Lofty thoughts don’t last as hunger pains demand to be felt. I’m miserable when forced to work tired and hungry. Don’t notice how beat I am because my stomach is consuming itself and masks the body’s exhaustion. All I begin to think about is food and today’s cafeteria special when as if she were strolling through High Park with a parasol instead of baking here with me, Virginia, a summer student with beauty that has gravitational pull, walks by. Yes, the girl under the desk in my daydreams. As she graces past I mouth a polite hello and hold back sound as she wouldn’t hear with earplugs on anyway. She gives off a deep look going by, face slanted and eyes piercing, telling me more than just good day in the second or so our eyes connect. Tops are building up and about to spill. I force myself from Virginia’s gaze and get back to work.
Turning towards the skid, I manage not to drop the bag of tops as I lift my head to see this curvaceous girl my age, thank you Jesus, within arm’s reach, sitting on the neat row of tops I’ve built about knee-high. “Hi Bruno. How’s it going,” she yells without straining to get her volume up.
“Good,” I manage, applying full audio this time. “It’s going good. How you doing?”
“Oh you know, could be better. Any beach would do.”
“Yeah,” I say nodding at a loss for words and thinking about what I could add that would make me sound witty. I’m such a loser.
“Listen, I was wondering if you wanted to go out Friday night and catch a movie and a bite,” she says, dark hair bunched in curls flowing over her shoulders.
A deer in headlights. My mouth open and eyes emitting a look I hope to never see someone giving me, I retrench. “Um,” I say while beginning to remember what the summer students and some of the full-timers said about Virginia. “Ah,” I’m looking for an escape because none of what’s spreading regarding this this very beautiful girl has been good.
She’s been rumored to have gone out with several of the full-timers this summer alone. Moves from one to the next without reserve. I lean towards her while packing another bag of tops and let go: “Virginia, you’re a very nice girl.” Always bad when you hear a guy open with that. “My head’s in a different space and I’m not looking to get into a relationship right now.”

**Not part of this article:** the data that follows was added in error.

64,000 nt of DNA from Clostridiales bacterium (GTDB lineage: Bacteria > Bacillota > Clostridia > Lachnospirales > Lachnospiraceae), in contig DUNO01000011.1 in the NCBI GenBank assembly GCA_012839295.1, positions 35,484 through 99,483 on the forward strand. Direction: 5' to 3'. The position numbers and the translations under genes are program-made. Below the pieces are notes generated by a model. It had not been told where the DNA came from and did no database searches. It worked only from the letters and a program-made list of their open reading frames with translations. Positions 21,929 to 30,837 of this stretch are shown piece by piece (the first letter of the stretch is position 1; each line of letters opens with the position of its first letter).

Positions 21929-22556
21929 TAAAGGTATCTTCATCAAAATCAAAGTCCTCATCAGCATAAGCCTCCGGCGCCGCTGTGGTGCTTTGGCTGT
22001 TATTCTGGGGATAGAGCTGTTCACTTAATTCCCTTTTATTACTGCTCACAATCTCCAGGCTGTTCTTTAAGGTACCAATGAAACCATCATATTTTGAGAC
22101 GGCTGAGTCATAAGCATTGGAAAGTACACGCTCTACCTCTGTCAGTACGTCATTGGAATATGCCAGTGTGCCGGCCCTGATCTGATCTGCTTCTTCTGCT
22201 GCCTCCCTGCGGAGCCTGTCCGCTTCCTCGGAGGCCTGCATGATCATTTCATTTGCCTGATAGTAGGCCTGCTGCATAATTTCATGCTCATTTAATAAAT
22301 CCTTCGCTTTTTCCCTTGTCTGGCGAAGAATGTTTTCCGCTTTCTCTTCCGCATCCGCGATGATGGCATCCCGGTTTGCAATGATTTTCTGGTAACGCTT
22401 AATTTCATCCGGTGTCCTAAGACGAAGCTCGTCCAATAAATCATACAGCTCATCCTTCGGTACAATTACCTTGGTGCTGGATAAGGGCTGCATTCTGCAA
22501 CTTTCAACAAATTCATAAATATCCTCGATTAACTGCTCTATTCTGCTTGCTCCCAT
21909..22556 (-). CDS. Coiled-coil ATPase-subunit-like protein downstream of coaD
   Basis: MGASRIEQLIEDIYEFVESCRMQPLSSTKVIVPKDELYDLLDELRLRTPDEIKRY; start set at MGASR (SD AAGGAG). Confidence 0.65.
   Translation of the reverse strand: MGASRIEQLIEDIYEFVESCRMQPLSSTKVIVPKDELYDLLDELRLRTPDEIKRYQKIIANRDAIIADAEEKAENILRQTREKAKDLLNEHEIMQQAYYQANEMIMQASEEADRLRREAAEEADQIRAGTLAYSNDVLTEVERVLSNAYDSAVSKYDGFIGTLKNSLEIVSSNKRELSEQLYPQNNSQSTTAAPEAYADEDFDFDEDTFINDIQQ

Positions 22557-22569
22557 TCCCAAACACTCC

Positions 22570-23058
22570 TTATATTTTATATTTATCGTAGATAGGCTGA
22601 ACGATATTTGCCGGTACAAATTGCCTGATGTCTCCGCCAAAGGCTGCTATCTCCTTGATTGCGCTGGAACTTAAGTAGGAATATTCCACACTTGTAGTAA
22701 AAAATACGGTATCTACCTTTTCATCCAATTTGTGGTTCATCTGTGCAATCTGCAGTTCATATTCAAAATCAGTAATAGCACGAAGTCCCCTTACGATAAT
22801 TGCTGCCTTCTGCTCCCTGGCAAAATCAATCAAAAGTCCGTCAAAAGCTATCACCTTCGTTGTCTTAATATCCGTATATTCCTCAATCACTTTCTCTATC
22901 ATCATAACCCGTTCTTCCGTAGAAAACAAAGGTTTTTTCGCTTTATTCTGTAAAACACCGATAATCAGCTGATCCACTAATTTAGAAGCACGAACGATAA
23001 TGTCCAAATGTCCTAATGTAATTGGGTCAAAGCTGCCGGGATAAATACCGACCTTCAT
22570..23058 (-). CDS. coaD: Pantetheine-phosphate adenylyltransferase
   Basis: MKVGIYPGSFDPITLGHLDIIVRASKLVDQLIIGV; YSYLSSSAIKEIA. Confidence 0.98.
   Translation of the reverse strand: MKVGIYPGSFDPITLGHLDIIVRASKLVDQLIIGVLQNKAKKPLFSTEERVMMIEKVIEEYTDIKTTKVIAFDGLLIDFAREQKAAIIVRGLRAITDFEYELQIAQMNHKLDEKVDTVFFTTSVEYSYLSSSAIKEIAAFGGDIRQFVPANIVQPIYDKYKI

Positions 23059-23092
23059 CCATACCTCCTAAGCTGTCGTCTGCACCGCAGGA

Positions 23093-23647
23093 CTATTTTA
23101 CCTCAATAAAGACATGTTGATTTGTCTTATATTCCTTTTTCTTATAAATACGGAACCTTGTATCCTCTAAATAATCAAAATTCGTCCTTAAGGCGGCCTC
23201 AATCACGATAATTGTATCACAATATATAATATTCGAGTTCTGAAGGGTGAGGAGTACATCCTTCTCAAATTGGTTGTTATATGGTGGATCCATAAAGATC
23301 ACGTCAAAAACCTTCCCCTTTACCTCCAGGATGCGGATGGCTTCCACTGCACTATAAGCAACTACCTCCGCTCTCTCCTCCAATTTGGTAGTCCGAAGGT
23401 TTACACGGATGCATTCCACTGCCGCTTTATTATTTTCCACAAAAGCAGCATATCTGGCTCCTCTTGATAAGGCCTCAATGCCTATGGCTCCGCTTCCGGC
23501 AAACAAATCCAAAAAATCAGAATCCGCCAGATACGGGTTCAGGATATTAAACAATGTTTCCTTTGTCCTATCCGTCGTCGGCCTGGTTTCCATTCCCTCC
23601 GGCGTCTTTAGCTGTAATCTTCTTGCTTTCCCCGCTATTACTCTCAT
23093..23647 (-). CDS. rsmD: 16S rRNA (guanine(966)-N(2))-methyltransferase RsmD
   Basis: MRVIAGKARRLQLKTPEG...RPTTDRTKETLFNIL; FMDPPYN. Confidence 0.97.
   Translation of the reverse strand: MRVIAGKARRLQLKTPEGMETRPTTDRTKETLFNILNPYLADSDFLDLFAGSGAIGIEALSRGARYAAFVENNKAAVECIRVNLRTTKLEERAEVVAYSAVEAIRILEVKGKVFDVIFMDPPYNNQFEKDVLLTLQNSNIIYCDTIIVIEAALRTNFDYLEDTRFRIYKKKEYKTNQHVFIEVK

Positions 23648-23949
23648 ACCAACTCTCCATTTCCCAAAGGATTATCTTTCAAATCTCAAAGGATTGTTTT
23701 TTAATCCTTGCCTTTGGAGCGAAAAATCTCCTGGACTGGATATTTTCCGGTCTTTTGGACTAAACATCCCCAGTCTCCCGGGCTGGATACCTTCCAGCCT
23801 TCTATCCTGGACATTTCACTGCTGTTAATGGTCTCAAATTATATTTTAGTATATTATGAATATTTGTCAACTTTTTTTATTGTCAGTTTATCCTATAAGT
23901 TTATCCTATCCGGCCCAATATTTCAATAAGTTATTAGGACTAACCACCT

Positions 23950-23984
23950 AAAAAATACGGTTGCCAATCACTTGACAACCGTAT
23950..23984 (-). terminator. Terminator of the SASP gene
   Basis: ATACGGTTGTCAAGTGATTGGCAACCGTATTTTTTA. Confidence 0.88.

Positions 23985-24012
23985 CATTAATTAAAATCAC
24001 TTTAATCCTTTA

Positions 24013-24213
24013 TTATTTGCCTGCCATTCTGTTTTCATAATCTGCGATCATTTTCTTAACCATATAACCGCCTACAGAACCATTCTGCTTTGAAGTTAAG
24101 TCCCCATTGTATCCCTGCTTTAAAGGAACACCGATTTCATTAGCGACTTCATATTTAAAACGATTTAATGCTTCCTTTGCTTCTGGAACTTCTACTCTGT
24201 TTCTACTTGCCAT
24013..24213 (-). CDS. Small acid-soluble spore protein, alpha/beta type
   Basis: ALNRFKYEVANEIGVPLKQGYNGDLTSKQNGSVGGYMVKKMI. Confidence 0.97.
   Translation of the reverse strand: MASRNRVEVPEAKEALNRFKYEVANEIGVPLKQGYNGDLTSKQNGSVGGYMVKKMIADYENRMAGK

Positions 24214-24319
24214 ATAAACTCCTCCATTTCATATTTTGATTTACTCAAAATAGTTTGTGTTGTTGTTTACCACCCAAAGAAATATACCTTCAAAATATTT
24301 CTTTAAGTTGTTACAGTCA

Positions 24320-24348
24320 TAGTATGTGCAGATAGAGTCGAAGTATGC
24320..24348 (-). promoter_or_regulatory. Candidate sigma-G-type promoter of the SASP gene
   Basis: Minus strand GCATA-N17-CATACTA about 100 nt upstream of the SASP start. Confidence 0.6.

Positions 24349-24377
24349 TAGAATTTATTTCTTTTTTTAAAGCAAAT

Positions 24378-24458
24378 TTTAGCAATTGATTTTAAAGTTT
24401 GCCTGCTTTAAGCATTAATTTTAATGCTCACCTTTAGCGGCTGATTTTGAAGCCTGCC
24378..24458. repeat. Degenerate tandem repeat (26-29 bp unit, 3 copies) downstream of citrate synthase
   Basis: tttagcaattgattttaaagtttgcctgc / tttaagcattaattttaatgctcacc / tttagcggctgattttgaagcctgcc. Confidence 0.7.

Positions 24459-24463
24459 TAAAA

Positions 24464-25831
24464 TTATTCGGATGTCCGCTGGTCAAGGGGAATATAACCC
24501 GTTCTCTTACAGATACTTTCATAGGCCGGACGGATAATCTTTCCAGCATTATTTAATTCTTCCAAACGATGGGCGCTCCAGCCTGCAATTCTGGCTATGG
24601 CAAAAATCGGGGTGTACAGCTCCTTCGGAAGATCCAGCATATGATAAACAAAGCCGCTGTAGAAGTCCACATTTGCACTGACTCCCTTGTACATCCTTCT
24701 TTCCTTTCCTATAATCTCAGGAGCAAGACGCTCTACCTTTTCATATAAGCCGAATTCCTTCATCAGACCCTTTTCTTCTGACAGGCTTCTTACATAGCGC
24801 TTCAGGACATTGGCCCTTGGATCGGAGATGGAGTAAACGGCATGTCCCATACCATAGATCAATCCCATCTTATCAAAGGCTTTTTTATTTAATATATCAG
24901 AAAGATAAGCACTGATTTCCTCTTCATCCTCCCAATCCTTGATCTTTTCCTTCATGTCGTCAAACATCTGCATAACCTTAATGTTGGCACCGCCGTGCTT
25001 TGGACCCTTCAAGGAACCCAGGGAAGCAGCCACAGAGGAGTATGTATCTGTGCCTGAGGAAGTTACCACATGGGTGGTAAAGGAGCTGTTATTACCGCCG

“I’m just asking you out to a movie and maybe dinner,” she says.
“Yes, but I know where these things lead.” I say sure of myself and her intentions. “And Virginia, I don’t want to go there with a girl like-,” I catch myself mid-sentence and put on a smile hoping she’ll go away, praying she didn’t hear that last part over the noise of the presses.
Face turning red, she’s ablaze after the hit and soaking in the reality of being shot down. “Okay, well see you ’round.”
Maybe I’m the first guy she’s approached who’s said no, but I won’t be the last. I’m not taking a number and what just happened is more than okay. It’s the way it should have gone. Mine’s going to be a God-written love story with a girl who’s keeping that special gift for her husband. Not that God can’t work miracles. Maybe Virginia is that girl, but God, along with giving me a discerning heart, gave me a brain to flush these things out. The thing between my ears is telling me she’s not in His plans for me. “She’s pretty hot eh!” Freddy yells into my ear, causing me to jump and break from looking at Virginia walking away.
“Here to relieve me for lunch, Freddy?” I say recomposed and proud, dignity intact.
Break room is packed. Cliques like in high school around every table. Hate cliques. Was a floater during those acne-infested years and nothing’s changed. I get along with everybody. Hate picking permanent crowds to associate with so I don’t. Today I sit with the machinists. The guys who make custom parts for the machines that breakdown because they’re old and the guy in charge of this outfit could care less about modernizing the place. A lot of machinists are employed because parts can’t be bought for machines like these, past their prime.